North Dakota and Wyoming are excluded from the analysis because they prohibit selfinsurance, and Texas is excluded because 1993 was the first year that it permitted self-insurance. For the 47 remaining states, the percentage of workers’ compensation not covered through selfinsurance ranges from 54 percent to 92 percent with a mean (median) of 77 (79) percent and a standard deviation of 9 percent. A categorical variable (NOPRIVATE) is added to the explanatory variables to identify the four states (Nevada, Ohio, Washington, and West Virginia) that restrict coverage to self-insurance or state funds.
Table 6 presents the results from testing workers’ compensation. The first column regresses the natural logarithm of incurred losses (as in the earlier tests) to establish that the workers’ compensation relation between insured losses and insurer taxes is similar to the relation found when all forms of property-casualty insurance are evaluated. Catastrophic losses are excluded from the explanatory variables because they account for few workers’ compensation claims. Consistent with the earlier findings, when the dependent variable is restricted to workers’ compensation insured losses, the coefficient on TAX is negative and significantly less than zero (t-statistic of -2.32).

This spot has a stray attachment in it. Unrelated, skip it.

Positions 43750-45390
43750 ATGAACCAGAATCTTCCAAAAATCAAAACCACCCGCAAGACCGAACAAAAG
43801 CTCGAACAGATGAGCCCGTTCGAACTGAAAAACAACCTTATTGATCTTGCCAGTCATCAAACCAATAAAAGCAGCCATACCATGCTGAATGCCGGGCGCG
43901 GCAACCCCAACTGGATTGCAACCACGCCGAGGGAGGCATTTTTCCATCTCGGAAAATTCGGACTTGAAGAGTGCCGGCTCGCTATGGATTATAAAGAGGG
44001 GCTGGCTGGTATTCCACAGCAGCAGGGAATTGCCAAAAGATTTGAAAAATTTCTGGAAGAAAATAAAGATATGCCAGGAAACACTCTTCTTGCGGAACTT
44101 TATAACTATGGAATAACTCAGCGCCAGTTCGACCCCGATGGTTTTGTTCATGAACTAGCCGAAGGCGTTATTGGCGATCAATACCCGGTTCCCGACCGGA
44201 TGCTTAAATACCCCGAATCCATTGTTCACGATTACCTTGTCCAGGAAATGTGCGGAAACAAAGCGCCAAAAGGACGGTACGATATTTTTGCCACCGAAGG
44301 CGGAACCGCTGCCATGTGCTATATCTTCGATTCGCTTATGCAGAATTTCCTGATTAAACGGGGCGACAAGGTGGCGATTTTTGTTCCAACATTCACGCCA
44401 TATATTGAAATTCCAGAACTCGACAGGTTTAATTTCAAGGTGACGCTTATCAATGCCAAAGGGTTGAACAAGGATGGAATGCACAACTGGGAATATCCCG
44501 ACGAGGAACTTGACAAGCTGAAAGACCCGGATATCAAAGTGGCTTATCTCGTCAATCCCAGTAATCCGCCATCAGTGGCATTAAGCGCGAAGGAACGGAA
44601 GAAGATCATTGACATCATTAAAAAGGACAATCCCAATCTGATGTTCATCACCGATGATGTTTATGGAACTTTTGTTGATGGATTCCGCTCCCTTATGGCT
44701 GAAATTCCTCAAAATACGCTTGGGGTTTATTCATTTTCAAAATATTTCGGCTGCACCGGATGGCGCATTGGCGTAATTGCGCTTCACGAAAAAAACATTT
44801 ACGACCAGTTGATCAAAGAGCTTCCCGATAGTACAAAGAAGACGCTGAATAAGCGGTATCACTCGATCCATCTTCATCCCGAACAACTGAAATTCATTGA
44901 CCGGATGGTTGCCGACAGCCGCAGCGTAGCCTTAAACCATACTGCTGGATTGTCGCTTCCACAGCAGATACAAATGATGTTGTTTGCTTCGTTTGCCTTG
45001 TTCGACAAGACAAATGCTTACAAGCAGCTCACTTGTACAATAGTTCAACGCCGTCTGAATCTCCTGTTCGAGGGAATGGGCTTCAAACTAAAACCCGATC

The second column reports the results from the sensitivity test that employs the percentage of insured workers’ compensation payments. As predicted, the TAX coefficient is negative and significantly less than zero (t-statistic of -2.67). Unlike the earlier tests, the dependent variable in this test can be expressed as a percentage because total payments, including self-insured losses, are known. However, results hold when the dependent variable is expressed as the natural logarithm of total insured workers’ compensation payments (t-statistic of -1.92).
This analysis of the unique workers’ compensation data provides additional evidence that self-insurance is increasing in the state taxes levied on the property-casualty insurance industry. In particular, this result shows that the conclusions drawn in this paper are insensitive to whether the dependent variable is measured on an accrual basis, such as insured losses or premiums, or a cash basis, such as payments.
Table 6 – OLS regression coefficient estimates (standard errors) [t-statistics] Dependent variables: natural logarithm of workers compensation losses incurred in 1993 for all insurance companies and workers’ compensation benefits paid by insurers as a percentage of all workers’ compensation benefits paid in 1993.
|In (LOSS)||% paid by insurers|